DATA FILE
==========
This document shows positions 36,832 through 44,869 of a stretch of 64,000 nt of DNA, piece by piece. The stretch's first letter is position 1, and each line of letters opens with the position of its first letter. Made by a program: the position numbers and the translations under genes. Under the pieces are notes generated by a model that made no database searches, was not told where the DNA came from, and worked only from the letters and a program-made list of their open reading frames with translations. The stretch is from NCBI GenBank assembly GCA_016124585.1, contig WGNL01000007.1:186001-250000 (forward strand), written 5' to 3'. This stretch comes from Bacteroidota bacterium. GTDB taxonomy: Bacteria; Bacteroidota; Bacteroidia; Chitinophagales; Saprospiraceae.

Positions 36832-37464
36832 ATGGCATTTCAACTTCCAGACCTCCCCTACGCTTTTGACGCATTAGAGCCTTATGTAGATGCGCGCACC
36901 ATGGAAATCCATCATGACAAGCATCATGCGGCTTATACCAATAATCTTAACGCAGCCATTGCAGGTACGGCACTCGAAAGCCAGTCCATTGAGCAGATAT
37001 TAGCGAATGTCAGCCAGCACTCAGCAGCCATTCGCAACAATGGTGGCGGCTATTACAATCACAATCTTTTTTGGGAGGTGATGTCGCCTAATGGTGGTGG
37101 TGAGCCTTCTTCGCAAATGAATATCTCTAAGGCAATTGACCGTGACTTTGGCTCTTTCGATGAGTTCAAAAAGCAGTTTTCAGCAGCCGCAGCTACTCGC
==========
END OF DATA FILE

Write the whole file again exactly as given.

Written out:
This document shows positions 36,832 through 44,869 of a stretch of 64,000 nt of DNA, piece by piece. The stretch's first letter is position 1, and each line of letters opens with the position of its first letter. Made by a program: the position numbers and the translations under genes. Under the pieces are notes generated by a model that made no database searches, was not told where the DNA came from, and worked only from the letters and a program-made list of their open reading frames with translations. The stretch is from NCBI GenBank assembly GCA_016124585.1, contig WGNL01000007.1:186001-250000 (forward strand), written 5' to 3'. This stretch comes from Bacteroidota bacterium. GTDB taxonomy: Bacteria; Bacteroidota; Bacteroidia; Chitinophagales; Saprospiraceae.

Positions 36832-37464
36832 ATGGCATTTCAACTTCCAGACCTCCCCTACGCTTTTGACGCATTAGAGCCTTATGTAGATGCGCGCACC
36901 ATGGAAATCCATCATGACAAGCATCATGCGGCTTATACCAATAATCTTAACGCAGCCATTGCAGGTACGGCACTCGAAAGCCAGTCCATTGAGCAGATAT
37001 TAGCGAATGTCAGCCAGCACTCAGCAGCCATTCGCAACAATGGTGGCGGCTATTACAATCACAATCTTTTTTGGGAGGTGATGTCGCCTAATGGTGGTGG
37101 TGAGCCTTCTTCGCAAATGAATATCTCTAAGGCAATTGACCGTGACTTTGGCTCTTTCGATGAGTTCAAAAAGCAGTTTTCAGCAGCCGCAGCTACTCGC